Looking at a film like Ben Is Back, it can seem like the writing is on the wall. This is a drama coming out in the late fall, featuring a young, Oscar-nominated actor, and a veteran Oscar-winning actress. It is an original screenplay dealing with the addiction troubles of one family member, as he returns to his home for the holidays. Films like these can get by thanks to an audience accepting the inherent sadness that comes with the territory of a movie such as this, no matter the level of melodrama. And yet, Ben Is Back works for reasons that make sense; it affected me. It’s the sort of film that used to have been given credit just for existing as a standard studio release; so now, lacking IP or a true story behind it, I just have to champion Ben Is Back (a small studio release) for being emotionally affecting.
Lucas Hedges stars as Ben, a young man who has taken a couple of days off from rehab to visit his family during Christmas. This arrival is met with mixed results. Ben’s drug using and drug dealing days has left bad marks back at home, so while his mother Holly (Julia Roberts) is thrilled to see her son, Ben’s sister Ivy (Kathryn), and his stepfather Neal (Courtney B. Vance), are more than just skeptical about this situation. Even with the best intentions, however, Ben finds that trouble is not taking the holidays off. What starts as a story of a family reunion eventually becomes a thrilling journey to set things right.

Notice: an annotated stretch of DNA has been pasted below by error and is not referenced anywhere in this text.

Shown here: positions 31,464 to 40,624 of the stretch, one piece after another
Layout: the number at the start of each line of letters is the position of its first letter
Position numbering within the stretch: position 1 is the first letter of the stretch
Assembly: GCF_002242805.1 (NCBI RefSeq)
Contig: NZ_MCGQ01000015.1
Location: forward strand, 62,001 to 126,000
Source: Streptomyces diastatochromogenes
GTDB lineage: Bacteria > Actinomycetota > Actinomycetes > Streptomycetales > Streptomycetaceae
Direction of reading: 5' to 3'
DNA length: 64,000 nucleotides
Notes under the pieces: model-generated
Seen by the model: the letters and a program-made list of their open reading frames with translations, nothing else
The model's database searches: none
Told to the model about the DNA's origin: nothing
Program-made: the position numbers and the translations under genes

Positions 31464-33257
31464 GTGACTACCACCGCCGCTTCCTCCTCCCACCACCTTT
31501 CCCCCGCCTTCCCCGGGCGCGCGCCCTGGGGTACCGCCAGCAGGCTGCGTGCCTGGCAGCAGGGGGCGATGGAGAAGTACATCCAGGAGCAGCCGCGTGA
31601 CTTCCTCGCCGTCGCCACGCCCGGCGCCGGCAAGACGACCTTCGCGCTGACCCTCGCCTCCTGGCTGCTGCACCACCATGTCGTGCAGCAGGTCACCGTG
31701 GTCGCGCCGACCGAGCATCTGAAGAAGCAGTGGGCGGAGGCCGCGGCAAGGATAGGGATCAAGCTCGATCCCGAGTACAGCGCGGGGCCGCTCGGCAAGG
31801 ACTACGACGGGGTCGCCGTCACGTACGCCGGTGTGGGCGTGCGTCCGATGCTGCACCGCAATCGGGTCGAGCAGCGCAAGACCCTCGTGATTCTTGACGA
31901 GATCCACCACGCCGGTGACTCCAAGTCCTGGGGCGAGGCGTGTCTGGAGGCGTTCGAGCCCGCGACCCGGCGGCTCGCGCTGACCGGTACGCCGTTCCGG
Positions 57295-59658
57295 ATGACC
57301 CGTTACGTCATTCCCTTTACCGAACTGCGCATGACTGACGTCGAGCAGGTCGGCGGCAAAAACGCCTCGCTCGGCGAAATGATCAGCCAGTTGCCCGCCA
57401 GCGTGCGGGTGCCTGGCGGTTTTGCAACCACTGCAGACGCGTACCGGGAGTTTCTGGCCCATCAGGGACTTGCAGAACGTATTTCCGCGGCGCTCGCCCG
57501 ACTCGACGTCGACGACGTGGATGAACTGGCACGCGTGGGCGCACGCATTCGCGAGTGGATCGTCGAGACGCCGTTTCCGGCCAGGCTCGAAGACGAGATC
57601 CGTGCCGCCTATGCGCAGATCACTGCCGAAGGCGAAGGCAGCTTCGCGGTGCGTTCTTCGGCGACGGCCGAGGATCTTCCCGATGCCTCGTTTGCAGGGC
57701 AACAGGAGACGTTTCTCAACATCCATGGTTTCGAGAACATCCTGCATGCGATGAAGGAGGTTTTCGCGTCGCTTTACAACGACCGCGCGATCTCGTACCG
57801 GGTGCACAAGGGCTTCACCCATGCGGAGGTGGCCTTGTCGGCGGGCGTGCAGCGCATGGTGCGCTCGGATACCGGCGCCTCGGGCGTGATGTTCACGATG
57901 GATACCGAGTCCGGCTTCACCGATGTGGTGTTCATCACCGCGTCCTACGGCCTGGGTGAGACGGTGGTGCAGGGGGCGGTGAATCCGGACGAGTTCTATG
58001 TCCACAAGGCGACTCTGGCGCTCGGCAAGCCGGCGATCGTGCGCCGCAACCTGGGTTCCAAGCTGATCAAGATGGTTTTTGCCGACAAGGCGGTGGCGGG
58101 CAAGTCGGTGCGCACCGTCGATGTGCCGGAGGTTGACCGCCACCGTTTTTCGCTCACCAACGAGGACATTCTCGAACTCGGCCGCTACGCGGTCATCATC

With a background as a playwright, and a few films under his belt, director Peter Hedges (Pieces of April, Dan in Real Life) has chosen to make another movie about the nature of family. Ben Is Back feels like a move in a different direction, however, as it leans on drama and some thrills over the punchiness of quip-filled family dinners masking lighthearted drama. Hedges’ The Odd Life of Timothy Green dealt with two parents who were unable to conceive, but that was also a Disney drama infused with magic. Ben Is Back takes a different approach that doesn’t start as bleak, but certainly takes itself seriously.
Beyond its genre classification, though, you get a film that starts in a very grounded situation, allowing us to see different perspectives of a family that has had to deal with some severe issues. Unlike Beautiful Boy, I found more success in the limited amount of time we spend with this group of people, which helped create a sense of immediacy I could respond to on a higher level. While creating deeper characters out of the rest of Ben’s family, aside from his mother, wasn’t necessary, the film made me understand what that living situation was, and what kind of lives everyone appeared to have during the moment in time we see.